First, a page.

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Agreement to attend a late appeal does not mean an agreement to extend a decision period

Makbool Javaid, Partner - Simons Muirhead & Burton

In the case of Walsh v Network Rail Infrastructure Ltd the UK EAT found that an employee had not agreed to an extension to the normal three month time frame for deciding flexible working requests when he agreed to attend an appeal outside that three month period. The employment tribunal should have considered the merits of the claim.

If an employer receives a flexible working request, it must consider it reasonably and complete the flexible working process, including any appeal, within a “decision period” of three months beginning with the date of the request. The employer and employee can however agree to extend the decision period. An employee can only bring a claim in the employment tribunal about a breach of the flexible working requirements after the relevant decision period has expired.

The issue for the EAT in Walsh v Network Rail Infrastructure Ltd was whether an employee had impliedly agreed to an extension of the decision period when he agreed to attend an appeal hearing that was scheduled to take place more than three months after he made his initial flexible working request. If he had, by lodging his tribunal claim before the appeal had taken place he had acted too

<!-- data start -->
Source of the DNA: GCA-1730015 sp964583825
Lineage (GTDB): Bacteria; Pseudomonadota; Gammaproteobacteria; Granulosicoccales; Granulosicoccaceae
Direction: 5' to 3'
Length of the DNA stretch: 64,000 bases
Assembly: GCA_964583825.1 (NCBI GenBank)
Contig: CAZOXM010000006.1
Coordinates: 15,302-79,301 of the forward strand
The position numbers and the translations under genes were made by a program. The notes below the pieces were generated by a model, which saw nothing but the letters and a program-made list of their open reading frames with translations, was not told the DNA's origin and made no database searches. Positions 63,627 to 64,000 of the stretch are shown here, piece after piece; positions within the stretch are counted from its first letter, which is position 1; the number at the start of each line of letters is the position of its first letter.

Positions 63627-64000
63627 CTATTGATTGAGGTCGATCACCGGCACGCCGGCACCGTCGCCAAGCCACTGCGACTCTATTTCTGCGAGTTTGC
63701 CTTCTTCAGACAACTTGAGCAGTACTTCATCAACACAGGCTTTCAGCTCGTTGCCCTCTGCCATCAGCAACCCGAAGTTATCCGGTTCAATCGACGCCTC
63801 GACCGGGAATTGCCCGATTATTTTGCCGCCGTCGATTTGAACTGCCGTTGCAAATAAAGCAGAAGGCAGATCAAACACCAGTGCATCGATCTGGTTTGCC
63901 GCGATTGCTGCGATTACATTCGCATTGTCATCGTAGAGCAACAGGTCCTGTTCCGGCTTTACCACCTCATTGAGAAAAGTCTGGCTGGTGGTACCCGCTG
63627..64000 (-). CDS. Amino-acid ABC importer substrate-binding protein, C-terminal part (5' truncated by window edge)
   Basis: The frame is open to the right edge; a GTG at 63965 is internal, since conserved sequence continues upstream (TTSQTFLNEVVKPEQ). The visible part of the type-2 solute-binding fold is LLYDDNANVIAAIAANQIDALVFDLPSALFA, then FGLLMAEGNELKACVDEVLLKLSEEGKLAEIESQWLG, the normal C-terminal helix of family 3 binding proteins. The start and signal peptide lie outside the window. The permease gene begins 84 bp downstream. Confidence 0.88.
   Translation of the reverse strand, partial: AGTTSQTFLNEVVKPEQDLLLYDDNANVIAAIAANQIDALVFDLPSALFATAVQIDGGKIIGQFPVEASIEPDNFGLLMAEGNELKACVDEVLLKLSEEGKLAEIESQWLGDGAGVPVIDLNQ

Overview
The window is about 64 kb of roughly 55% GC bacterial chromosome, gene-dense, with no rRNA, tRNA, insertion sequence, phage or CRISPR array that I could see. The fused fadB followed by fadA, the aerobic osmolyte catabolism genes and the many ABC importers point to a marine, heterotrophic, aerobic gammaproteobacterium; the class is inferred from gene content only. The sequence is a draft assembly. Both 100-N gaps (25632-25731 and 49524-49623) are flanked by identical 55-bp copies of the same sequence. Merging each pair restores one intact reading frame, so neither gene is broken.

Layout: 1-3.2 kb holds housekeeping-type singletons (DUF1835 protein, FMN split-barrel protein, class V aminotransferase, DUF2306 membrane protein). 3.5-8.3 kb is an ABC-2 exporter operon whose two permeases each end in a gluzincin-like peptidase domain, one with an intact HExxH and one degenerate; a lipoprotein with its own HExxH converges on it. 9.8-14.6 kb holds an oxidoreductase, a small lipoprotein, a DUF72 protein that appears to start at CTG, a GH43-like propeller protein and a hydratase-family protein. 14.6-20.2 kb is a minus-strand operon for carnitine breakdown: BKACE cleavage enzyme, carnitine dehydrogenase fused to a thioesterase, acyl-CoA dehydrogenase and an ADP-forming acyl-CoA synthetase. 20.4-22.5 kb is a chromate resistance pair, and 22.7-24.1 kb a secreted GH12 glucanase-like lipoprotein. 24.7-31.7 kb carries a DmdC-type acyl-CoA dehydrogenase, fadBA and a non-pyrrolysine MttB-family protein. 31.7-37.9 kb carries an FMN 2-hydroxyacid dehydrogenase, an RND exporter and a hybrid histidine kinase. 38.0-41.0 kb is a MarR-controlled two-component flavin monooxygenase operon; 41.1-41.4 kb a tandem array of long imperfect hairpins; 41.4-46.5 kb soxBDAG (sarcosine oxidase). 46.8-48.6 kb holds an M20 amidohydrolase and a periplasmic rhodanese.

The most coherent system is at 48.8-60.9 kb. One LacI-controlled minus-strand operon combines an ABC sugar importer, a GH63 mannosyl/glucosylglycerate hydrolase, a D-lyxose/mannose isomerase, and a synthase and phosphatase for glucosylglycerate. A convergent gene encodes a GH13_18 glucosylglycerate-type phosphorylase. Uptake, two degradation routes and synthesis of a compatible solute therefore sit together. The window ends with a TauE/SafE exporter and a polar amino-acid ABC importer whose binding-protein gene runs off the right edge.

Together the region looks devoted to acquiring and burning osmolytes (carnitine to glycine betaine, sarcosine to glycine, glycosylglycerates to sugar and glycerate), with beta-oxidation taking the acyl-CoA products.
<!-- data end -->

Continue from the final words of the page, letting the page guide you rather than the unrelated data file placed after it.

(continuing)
soon and the tribunal would not have jurisdiction to hear the complaint. The delay in fixing the appeal was neither party’s fault.

The EAT overturned the employment tribunal’s finding that the employee had implicitly agreed to extend the decision period when he agreed to attend the appeal outside the normal three-month period. It did not follow that, by agreeing to attend the appeal, he had also agreed to an extension of the decision period. For a valid extension to the decision period, the employee would have to agree both to this and to the duration of any extension. As the employee brought his claim more than three months after his initial flexible working request, and no extension had been agreed, the tribunal should have considered the clam on its merits.

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